Entropion is defined as an inward rotation of the eyelid margin. This condition results in the normally outwardly directed eyelashes and lid margin coming into direct contact with the surface of the eye. This eyelid malposition can lead to irritation and inflammation of the surface of the eye resulting in corneal ulceration and scarring.
While involutional or aging changes are the most common cause of entropion, there are a number of other conditions that can lead to this condition. It can be due to scarring of the conjunctiva from conditions such as Stevens-Johnson syndrome, herpes zoster, chemical burns and ocular cicatricial pemphigoid. It can also have a spastic etiology secondary to ocular irritation or blepharospasm. In some cases it can be congenital.
In involutional entropion, aging changes within the lower eyelid results in an imbalance of the supportive structures of the lid. The lower eyelid retractors, which are responsible for maintaining the lower eyelid margin in proper orientation, become attenuated. This leads to inward turning of the lashes and lid margin. Acute or spastic entropion occurs in elderly patients forcibly close their eyelids in response to chronic ocular irritation.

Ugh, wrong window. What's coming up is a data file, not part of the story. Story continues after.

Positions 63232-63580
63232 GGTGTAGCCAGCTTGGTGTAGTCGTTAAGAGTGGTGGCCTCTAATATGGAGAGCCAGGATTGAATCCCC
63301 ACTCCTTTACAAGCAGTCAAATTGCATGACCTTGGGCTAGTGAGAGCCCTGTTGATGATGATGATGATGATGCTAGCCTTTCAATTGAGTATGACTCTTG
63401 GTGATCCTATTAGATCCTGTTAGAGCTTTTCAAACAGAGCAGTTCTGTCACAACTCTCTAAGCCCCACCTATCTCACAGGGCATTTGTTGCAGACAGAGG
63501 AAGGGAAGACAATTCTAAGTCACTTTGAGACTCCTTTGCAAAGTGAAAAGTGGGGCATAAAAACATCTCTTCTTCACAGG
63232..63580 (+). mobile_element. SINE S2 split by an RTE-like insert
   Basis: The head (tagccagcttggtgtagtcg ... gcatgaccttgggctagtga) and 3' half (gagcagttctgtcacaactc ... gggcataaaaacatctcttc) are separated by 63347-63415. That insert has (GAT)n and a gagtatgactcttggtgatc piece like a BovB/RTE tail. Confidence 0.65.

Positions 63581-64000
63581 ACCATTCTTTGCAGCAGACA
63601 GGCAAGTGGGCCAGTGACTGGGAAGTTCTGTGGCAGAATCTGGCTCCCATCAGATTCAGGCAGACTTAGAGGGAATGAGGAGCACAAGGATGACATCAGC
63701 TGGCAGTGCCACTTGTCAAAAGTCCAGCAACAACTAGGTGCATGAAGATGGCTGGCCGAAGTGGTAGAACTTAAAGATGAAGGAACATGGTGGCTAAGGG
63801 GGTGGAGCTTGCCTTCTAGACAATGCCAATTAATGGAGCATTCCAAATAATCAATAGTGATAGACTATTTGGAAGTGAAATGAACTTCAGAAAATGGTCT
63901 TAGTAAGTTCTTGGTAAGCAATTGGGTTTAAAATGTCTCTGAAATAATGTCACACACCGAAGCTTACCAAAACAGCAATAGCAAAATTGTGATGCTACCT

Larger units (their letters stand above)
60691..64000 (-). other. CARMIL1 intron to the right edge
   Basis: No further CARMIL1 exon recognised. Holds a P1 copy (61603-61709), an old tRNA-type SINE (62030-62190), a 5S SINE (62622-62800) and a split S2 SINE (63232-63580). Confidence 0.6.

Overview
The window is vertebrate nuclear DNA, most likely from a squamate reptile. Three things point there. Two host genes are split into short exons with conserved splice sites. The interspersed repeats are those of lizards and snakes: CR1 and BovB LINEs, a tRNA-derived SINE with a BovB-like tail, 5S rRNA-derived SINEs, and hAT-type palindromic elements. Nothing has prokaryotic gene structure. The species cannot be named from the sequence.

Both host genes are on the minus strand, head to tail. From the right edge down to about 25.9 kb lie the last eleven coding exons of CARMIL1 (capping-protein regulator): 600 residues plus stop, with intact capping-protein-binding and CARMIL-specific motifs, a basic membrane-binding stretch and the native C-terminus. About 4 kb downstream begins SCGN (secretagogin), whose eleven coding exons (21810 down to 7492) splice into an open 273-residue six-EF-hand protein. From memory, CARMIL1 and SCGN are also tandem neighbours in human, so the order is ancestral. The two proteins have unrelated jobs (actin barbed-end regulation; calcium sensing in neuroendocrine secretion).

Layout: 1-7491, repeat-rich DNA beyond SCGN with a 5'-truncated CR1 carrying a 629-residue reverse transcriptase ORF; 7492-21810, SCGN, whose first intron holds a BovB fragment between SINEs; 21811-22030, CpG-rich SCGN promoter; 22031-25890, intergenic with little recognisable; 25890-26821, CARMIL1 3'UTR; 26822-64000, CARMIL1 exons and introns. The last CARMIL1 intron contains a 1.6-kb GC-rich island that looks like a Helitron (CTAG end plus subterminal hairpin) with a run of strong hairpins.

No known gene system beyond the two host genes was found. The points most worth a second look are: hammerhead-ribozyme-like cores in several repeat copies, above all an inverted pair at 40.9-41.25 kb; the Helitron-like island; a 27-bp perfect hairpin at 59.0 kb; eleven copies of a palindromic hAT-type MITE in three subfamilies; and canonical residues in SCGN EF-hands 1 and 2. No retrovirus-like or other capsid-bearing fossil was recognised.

There are a number of treatments for entropion. In mild cases, antibiotic ointment and removal of the offending eyelashes can provide temporary relief. The involved eyelid can also be taped away from the globe. If the entropion is secondary to blepharospasm, may help reduce the entropion. In many cases the only definitive treatment is surgical. There are a number of surgical procedures used for the correction of entropion. They range from minor in office suture correction (Quickert procedure), to more extensive surgical correction that restores the eyelid to its normal anatomic position.